The indicators used to describe the nature, the monitoring, and the early outcomes of CB activities were developed collectively by the members of an inter-hub CB workgroup representing all five hubs. These indicators included but were not limited to courses, publications, and grants.
Results for all indicators demonstrate a wide range of feasible CB activities. The five hubs were successful in providing at least one and the majority several courses; 13 CB recipient-led articles were accepted for publication; and nine grant applications were successful.
The hubs were successful in providing CB recipients with a wide range of CB activities. The challenge remains to ensure ongoing CB of mental health researchers in LMICs, and in particular, to sustain the CB efforts of the five hubs after the termination of NIMH funding.
Mental disorders may increase the risk of physical violence among married couples.
To estimate associations between premarital mental disorders and marital violence in a cross-national sample of married couples.
A total of 1821 married couples (3642 individuals) from 11 countries were interviewed as part of the World Health Organization's World Mental Health Survey Initiative. Sixteen mental disorders with onset prior to marriage were examined as predictors of marital violence reported by either spouse.
Any physical violence was reported by one or both spouses in 20% of couples, and was associated with husbands' externalising disorders (OR = 1.7, 95% CI 1.2–2.3). Overall, the population attributable risk for marital violence related to premarital mental disorders was estimated to be 17.2%.
Husbands' externalising disorders had a modest but consistent association with marital violence across diverse countries. This finding has implications for the development of targeted interventions to reduce risk of marital violence.
Prior studies in the USA have reported higher rates of mental disorders among
persons with arthritis but no cross-national studies have been conducted. In
this study the prevalence of specific mental disorders among persons with
arthritis was estimated and their association with arthritis across diverse
The study was a series of cross-sectional population sample surveys. Eighteen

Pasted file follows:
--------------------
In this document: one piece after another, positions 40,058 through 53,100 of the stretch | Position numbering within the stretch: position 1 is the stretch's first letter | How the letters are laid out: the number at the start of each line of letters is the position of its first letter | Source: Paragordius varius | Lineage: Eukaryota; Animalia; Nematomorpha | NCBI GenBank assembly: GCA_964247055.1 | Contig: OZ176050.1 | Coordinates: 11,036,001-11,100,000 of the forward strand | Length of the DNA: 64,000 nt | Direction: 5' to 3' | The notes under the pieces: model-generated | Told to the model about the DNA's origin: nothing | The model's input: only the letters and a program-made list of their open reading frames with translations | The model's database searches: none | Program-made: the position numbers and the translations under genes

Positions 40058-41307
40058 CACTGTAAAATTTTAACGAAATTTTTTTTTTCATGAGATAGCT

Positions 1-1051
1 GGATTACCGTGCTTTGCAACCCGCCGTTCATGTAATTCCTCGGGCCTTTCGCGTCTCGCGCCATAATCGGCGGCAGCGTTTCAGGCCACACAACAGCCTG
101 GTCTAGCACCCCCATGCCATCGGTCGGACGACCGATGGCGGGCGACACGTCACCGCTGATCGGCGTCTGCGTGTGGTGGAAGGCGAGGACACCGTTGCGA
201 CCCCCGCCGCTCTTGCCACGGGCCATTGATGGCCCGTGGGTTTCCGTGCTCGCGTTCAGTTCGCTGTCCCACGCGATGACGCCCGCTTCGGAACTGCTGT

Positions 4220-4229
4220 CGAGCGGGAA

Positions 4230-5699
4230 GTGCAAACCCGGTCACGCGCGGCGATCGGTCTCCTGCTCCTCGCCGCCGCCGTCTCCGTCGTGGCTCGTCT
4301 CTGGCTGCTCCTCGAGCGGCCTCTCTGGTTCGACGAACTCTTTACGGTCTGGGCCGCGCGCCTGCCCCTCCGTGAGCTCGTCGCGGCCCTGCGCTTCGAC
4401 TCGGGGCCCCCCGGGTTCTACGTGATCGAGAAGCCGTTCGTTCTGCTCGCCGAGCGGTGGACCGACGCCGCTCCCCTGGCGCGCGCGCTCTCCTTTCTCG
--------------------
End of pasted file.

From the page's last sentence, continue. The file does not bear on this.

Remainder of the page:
population surveys of household-residing adults were carried out in 17
countries in different regions of the world. Most were carried out between
2001 and 2002, but others were completed as late as 2007. Mental disorders
were assessed with the World Health Organization (WHO)
World Mental Health–Composite International Diagnostic Interview
(WMH-CIDI). Arthritis was ascertained by self-report.
The association of anxiety disorders, mood disorders and alcohol use
disorders with arthritis was assessed, controlling for age and sex.
Prevalence rates for specific mental disorders among persons with and
without arthritis were calculated and odds ratios
(ORs) with 95% confidence intervals were
used to estimate the association.
After adjusting for age and sex, specific mood and anxiety disorders occurred
among persons with arthritis at higher rates than among persons without
arthritis. Alcohol abuse/dependence showed a weaker and less
consistent association with arthritis. The pooled estimates of the age- and
sex-adjusted ORs were about 1.9 for mood disorders and for anxiety disorders
and about 1.5 for alcohol abuse/dependence among persons with
versus without arthritis. The pattern
of association between specific mood and anxiety disorders and arthritis was
similar across countries.
Mood and anxiety disorders occur with greater frequency among persons with
arthritis than those without arthritis across diverse countries. The
strength of association of specific mood and anxiety disorders with
arthritis was generally consistent across disorders and across
There is a lack of comparative data on the prevalence and effects of exposure to violence in African youth.
We assessed trauma exposure, post-traumatic stress symptoms and gender differences in adolescents from two African countries.
A sample of 2041 boys and girls from 18 schools in Cape Town and Nairobi completed anonymous self-report questionnaires.
More than 80% reported exposure to severe trauma, either as victims or witnesses. Kenyan adolescents, compared with South African, had significantly higher rates of exposure to witnessing violence (69% v. 58%), physical assault by a family member (27% v. 14%) and sexual assault (18% v. 14%). But rates of current full-symptom post-traumatic stress disorder (PTSD) (22.2% v. 5%) and current partial-symptom PTSD (12% v. 8%) were significantly higher in the South African sample. Boys were as likely as girls to meet PTSD symptom criteria.
Although the lifetime exposure to trauma was comparable across both settings, Kenyan adolescents had much lower rates of PTSD. This difference may be attributable to cultural and other trauma-related variables. High rates of sexual assault and PTSD, traditionally documented in girls, may also occur in boys and warrant further study.